A: I was anxious about receiving hateful feedback because it is lyrically a queer song but it also touches on a subject that people can relate to regardless of who they are or what they believe in. The actual feedback from it surprised me. People loved it and I am really grateful for my supporters. I believe in everything I choose to release and if I didn’t I wouldn’t want it out there. I started this project because there aren’t enough people like me putting out this kind of music in my community. My advice would be that it is ok to be anxious and afraid of releasing art that can make you feel vulnerable regardless of who you are. If you can put it out there you might be surprised at how many people come forward relating to it and thanking you for your work.
Your latest song “Partner in Crime” was released last week, how has the reception been so far? What was the process like making it?
A: The reception has been great. My friend Larry Ohh from Rhode Island, U.S.A sent me the beat for ‘Partner in Crime’ and I immediately went through my demos and found lyrics and a melody I thought would fit. That was the difference between ‘Care’ and P.I.C. With ‘Care’ I had sent my vocal stems, synth work and bass to Larry and he came up the beat, mixed and mastered it. Each song is different and I collaborate with various artists so it really just depends on the song.
“I do want to leave a lasting impression for future generations.”
Judging by your releases thus far, is it fair to categorize you as a Pop / R&B artist; or do you think you’re still discovering your sound?
A: I think that is fair but I am also pushing myself to incorporate various genres in my music. I am still discovering what I can do and boxes make me want to think outside of them.
Are there any artists that have influenced your current sound? (Ex. people you listened to growing up, people you currently listen to…)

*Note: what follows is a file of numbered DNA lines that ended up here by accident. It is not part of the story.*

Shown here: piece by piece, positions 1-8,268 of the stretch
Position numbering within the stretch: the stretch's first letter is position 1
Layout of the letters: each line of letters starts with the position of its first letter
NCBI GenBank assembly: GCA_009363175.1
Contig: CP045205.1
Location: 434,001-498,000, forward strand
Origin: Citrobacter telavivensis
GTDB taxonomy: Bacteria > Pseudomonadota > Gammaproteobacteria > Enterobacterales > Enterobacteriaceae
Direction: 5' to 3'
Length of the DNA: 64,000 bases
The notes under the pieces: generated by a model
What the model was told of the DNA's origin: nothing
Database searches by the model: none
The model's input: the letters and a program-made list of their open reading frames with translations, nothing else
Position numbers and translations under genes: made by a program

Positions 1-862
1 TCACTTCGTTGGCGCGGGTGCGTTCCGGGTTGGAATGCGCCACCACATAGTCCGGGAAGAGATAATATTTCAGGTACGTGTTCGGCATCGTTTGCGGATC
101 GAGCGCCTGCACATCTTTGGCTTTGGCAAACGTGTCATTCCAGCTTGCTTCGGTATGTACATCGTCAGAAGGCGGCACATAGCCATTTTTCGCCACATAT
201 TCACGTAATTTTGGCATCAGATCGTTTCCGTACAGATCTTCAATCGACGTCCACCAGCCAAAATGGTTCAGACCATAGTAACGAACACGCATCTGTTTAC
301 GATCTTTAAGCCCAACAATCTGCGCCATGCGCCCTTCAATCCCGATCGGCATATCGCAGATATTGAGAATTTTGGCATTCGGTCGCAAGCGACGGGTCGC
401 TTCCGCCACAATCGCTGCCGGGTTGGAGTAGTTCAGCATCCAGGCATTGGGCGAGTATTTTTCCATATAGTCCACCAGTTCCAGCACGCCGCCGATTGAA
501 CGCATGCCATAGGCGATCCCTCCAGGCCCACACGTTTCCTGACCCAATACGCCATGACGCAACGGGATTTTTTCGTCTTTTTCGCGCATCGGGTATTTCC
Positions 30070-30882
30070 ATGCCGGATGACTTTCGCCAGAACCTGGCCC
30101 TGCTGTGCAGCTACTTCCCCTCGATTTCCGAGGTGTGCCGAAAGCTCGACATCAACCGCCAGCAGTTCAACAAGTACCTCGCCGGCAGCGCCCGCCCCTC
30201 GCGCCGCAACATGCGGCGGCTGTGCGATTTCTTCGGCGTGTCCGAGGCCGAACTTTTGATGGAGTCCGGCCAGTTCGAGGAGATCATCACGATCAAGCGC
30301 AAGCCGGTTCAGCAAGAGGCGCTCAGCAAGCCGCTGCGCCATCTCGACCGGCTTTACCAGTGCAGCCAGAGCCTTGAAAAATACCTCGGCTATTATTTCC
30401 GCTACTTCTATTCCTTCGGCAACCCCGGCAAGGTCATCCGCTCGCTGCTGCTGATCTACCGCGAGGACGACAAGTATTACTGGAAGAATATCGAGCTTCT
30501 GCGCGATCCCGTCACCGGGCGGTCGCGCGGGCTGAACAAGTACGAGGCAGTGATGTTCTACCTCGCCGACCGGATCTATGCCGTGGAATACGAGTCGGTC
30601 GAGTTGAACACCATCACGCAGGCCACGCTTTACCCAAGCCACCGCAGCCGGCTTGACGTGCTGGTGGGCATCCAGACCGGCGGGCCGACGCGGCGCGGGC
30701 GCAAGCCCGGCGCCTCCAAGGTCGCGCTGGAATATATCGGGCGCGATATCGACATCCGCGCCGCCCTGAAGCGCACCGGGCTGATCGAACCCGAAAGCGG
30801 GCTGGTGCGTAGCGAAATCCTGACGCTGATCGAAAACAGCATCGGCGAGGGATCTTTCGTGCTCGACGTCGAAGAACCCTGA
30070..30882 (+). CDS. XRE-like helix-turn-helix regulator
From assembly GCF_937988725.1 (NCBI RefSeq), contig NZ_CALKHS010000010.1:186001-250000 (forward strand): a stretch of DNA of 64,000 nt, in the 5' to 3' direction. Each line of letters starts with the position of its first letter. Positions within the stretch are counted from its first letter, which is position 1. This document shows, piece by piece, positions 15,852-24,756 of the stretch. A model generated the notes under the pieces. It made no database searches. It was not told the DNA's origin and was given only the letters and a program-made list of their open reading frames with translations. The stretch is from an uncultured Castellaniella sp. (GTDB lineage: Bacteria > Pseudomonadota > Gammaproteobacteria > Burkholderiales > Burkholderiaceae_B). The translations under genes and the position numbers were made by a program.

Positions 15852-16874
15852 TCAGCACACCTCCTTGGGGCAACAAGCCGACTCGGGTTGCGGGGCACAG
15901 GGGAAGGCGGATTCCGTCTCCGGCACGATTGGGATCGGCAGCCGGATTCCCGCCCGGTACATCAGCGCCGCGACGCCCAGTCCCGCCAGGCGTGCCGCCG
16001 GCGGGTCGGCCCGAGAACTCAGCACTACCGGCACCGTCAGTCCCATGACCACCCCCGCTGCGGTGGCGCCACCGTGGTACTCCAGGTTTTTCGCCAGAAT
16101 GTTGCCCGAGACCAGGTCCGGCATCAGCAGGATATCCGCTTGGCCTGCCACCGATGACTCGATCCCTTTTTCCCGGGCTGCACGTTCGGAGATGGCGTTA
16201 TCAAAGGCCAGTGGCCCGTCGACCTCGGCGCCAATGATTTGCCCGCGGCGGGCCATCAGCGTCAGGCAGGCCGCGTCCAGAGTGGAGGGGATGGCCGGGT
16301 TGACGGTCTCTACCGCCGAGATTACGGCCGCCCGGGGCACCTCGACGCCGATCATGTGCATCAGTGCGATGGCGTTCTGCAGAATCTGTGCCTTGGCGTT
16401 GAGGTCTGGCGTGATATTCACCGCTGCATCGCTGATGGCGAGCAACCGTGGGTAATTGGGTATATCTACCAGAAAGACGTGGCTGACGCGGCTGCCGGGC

A: Growing up I listened to Lauryn Hill, The Fugees, Tracy Chapman, Bob Marley, Amy Winehouse, The Offspring, AC/DC,Queen, The Ramones, Arctic Monkeys, The Strokes, Whitney Houston, Mariah Carey, The Spice Girls, Lead Belly, Billie Holiday, Edith Piaf and The Inkspots. These artists inspired me lyrically, musically and performance wise. I am currently hooked on Janelle Monae, Billie Eilish, Ariana Grande, Hayley Kiyoko, Troye Sivan, Jessie Reyez, King Princess, Princess Nokia, I M U R, Tierra Whack, Kehlani, Daniel Cesar, SZA, Beyonce and Solange.
Are there any artists/musicians you would like to work with in the future?
A: I would love to work with any of the musicians I’ve listed. It would be a dream. Janelle Monae is definitely at the top of my list.
One thing I’ve noticed about you is your consistency and drive; what are some things you are hoping to accomplish in 2019? Is there anything we should look forward to?
A: I am committed to this project and will push it as far as it can go. The drive comes from my parents believing in me and supporting me through everything. I do want to leave a lasting impression for future generations.
I want to put out an EP this year and get over 1 million streams on Spotify. I will be starting to play shows in March as well as releasing a new single with my friend Des Hume on March 8th. There are also a few songs I am featured on coming out in the next couple of months. I’ve had the opportunity to collaborate with the sensational I M U R. The track will probably be coming out in late spring/early summer. If you haven’t heard of them you should really check out their music.
Lastly, are there any words you would like to share with your supporters?
A: Thank you for your support and continuing to listen to my music. You inspire me to continue making music and I can’t thank you enough.